City taps into water project

VISITORS to Hobart’s waterfront are now able to fill up with free, fresh drinking water from public water stations as part of the Good Water Project joint initiative.

A total of 14 stations have been installed in and around Sullivans Cove, between Salamanca and Hunter Street, to encourage people to BYO bottles and refill rather than purchase single-use plastic bottles.

The $160,000 project has been jointly funded by the City of Hobart, Pennicott Foundation, Tasmanian Government and TasWater, with support from The20.

“This is a significant step towards the City of Hobart’s aim to achieve zero waste for Hobart landfill by 2030,” Hobart Lord Mayor Anna Reynolds said.

“It takes three litres of water and a cup of oil to produce one plastic water bottle.

“Most of these petrochemical products are then filled with treated water that has been found to have more impurities than Tasmanian water which originates from kunanyi/ Mt Wellington and Mt Field – and does not stack up on taste.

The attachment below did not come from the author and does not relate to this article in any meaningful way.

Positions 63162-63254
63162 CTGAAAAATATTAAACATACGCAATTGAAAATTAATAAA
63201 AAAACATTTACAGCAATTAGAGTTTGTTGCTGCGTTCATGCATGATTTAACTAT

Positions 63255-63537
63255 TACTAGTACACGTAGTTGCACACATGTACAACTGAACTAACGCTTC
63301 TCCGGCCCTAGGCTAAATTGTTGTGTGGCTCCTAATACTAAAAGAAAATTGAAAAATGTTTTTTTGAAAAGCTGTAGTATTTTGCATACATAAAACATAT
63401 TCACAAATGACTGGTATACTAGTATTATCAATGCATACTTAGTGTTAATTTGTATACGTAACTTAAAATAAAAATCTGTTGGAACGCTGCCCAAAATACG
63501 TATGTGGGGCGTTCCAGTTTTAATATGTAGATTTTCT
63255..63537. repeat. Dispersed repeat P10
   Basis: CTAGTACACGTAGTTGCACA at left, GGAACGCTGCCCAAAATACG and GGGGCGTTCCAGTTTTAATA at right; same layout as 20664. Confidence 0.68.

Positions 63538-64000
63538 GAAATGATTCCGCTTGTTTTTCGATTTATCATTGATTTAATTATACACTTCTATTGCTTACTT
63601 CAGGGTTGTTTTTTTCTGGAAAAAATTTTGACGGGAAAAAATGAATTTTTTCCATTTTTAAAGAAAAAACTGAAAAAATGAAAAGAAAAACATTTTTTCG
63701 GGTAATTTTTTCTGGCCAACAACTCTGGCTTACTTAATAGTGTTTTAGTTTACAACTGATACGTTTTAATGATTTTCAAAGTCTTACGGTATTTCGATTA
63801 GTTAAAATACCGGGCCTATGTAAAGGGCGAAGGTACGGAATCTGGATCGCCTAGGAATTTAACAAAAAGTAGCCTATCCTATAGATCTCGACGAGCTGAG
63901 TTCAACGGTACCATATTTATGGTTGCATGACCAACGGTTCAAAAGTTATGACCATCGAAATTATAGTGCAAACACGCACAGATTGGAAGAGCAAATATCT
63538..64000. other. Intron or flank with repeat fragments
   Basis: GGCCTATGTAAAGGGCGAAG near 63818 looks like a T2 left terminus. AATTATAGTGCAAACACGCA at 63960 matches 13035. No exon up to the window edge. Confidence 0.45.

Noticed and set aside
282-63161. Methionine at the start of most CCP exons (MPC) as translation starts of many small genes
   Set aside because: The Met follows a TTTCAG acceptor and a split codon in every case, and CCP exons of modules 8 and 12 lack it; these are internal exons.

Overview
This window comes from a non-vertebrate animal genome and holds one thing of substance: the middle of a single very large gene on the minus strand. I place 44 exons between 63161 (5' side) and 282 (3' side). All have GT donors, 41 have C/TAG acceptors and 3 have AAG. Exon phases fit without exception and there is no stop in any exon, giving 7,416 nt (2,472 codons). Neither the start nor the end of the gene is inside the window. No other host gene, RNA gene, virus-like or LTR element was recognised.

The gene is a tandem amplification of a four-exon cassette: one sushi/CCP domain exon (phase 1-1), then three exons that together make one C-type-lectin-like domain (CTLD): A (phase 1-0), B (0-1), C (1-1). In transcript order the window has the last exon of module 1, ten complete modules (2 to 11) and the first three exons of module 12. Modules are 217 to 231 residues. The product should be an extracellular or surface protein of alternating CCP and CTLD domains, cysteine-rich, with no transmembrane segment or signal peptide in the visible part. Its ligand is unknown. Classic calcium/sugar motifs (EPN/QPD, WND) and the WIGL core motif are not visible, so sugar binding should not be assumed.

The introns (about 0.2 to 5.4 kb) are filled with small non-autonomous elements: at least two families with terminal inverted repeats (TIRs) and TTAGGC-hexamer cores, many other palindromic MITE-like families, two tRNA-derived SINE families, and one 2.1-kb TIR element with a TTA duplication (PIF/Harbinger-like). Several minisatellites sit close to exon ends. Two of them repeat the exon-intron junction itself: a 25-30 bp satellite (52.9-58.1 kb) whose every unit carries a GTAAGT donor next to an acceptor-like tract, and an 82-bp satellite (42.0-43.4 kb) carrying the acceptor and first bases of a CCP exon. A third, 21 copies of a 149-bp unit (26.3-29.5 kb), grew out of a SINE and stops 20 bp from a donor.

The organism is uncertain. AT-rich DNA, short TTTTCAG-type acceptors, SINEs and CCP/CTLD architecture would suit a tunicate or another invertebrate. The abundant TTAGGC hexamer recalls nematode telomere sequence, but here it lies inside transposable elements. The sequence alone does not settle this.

“If users don’t toss them away, polluting waterways and special places around the world, the empty bottles end up in landfill.

“In Tasmania, 43 per cent of litter is beverage containers. Far too few of them are recycled, yet even this is an expensive and dirty process.

“Australians buy about 15 billion plastic water bottles per year. It feels normal. Yet we did not begin doing it until the 1990s.”

Mayor Reynolds said the project was inspired by a discussion with Pennicott Wilderness Journeys managing director Robert Pennicott about working together on zero waste initiatives.

“I feel strongly about addressing the negative impacts of plastics in oceans,” Mr Pennicott said, “and our natural water can be drunk directly from its source, unlike many other places in the world.”

Premier and Tourism Minister Jeremy Rockliff said this would strengthen Tasmania’s environmental credentials, and enhance our clean Tasmanian brand.

“Tasmania is already seen as a destination of choice for environmentally-conscious travellers,” he said.

“There is no doubt Tasmania has what the world wants, and we will continue doing all we can to look at innovative ways we can attract even more tourists here, so that jobs and our economy can benefit.

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The Hobart Observer is your monthly community newspaper, reaching over 24,000 homes and businesses in and around the City of Hobart. It is the product of Nicolas Turner, Justine Brazil, Ben Hope, Simon Andrews, Tobias Hinds and guest contributors, with support from advertisers.

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